Tags: Fluid therapy, industry trends, needle-free

5 Trends in Fluid Therapy

 

Fluid therapy is an essential part of patient treatment, from minor and major surgical procedures to chronic health conditions and critical care. Recent advances have improved the patient experience during treatment while making the process better for clinic staff and their clients. Below are five trends that show how the practice is being modernized.

 

1. Needle-free solutions

Leading veterinary hospitals and universities across the country have implemented needle-free fluid administration technology because of the many benefits it provides patients and clinical staff. Needle-free products are now available in a variety of configurations specific to the unique needs of veterinary staff, making providing care convenient and cost effective. Most importantly, the technology reduces accidental needle sticks and adheres to infection control best practices, ensuring safety for both patients and practitioners.

 

2. More versatile infusion pumps

In recent years, infusion pumps have gained features that increase accuracy, efficiency and equipment flexibility. For example, the recently released Mindray BeneFusion VP3 Vet includes six adjustable air bubble detection levels and offers the ability to connect with a variety of lines so that whichever IV administration sets you usually have in your office can work.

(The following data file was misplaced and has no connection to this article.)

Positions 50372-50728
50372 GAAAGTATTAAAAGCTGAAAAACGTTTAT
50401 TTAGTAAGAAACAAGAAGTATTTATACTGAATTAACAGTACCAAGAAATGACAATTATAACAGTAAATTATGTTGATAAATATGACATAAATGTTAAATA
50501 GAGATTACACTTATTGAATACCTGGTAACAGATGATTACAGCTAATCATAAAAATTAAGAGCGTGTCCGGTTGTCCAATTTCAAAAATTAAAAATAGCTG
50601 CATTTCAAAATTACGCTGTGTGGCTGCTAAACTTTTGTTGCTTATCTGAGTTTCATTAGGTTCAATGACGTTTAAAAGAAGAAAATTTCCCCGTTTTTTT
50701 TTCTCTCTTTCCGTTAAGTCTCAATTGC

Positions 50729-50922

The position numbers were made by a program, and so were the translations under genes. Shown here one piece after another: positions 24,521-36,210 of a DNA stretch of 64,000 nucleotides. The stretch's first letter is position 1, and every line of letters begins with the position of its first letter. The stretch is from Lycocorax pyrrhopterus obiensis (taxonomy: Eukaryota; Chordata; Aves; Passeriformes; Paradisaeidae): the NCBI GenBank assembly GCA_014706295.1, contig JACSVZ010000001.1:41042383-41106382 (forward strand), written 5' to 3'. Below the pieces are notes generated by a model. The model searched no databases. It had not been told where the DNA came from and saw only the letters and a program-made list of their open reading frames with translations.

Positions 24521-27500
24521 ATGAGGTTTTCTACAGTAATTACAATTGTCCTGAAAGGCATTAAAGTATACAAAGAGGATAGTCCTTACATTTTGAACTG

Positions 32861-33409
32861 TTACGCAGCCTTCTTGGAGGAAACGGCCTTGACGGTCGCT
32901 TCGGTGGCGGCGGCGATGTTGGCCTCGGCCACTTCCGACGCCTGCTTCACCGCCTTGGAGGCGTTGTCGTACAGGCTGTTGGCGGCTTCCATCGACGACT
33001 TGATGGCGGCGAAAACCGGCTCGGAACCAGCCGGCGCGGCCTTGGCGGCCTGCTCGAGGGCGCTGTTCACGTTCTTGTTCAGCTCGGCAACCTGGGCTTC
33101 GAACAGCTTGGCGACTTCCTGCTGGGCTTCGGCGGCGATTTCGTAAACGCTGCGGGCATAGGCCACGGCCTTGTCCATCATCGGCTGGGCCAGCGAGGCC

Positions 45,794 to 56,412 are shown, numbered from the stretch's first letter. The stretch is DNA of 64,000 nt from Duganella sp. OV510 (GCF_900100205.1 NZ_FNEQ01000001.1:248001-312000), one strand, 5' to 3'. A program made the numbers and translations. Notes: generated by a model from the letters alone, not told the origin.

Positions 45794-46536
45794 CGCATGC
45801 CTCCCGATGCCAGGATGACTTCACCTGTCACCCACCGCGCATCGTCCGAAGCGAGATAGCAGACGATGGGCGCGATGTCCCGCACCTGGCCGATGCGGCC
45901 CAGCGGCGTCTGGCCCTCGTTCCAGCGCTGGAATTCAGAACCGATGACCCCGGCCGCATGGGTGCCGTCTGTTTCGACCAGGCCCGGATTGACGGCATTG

3. Less-toxic infusion bags

Veterinary practices are seeing a shift towards nontoxic, chemical-free plastic IV bags. That’s partly because bags without diethylhexyl phthalate (DEHP) are far preferred for use in cancer treatments where there’s a risk that DEHP will react negatively to contents of the treatment fluid.

Many clients are also showing a preference for ecologically positive, nontoxic materials, or are aware of risks that chemicals in the plastic, including PBC DEHP, will leach into an IV bag’s contents and affect the patient.

 

4. More frequent client communication

Fluid therapy is used for serious patient situations when clients are anxious to know how their pet is responding. With the availability of smartphones and other devices, many clients look for more frequent updates and practices can feel pressured to meet this expectation. Though it can take time, it improves a client’s experience. Use of client communications software can simplify the process. One example, Vet Hero, integrates with compatible practice management systems and allows for easy, two-way texting between staff and clients that frees up a practice’s phone lines.

 

5. At-home fluid therapy

There are basic fluid therapy processes that veterinarians can teach clients to administer to their pets at home. Alternately, if clients are uncomfortable with the process, fluids can be delivered by a mobile clinician at home. In either case, care occurs in a more comfortable, convenient treatment environment.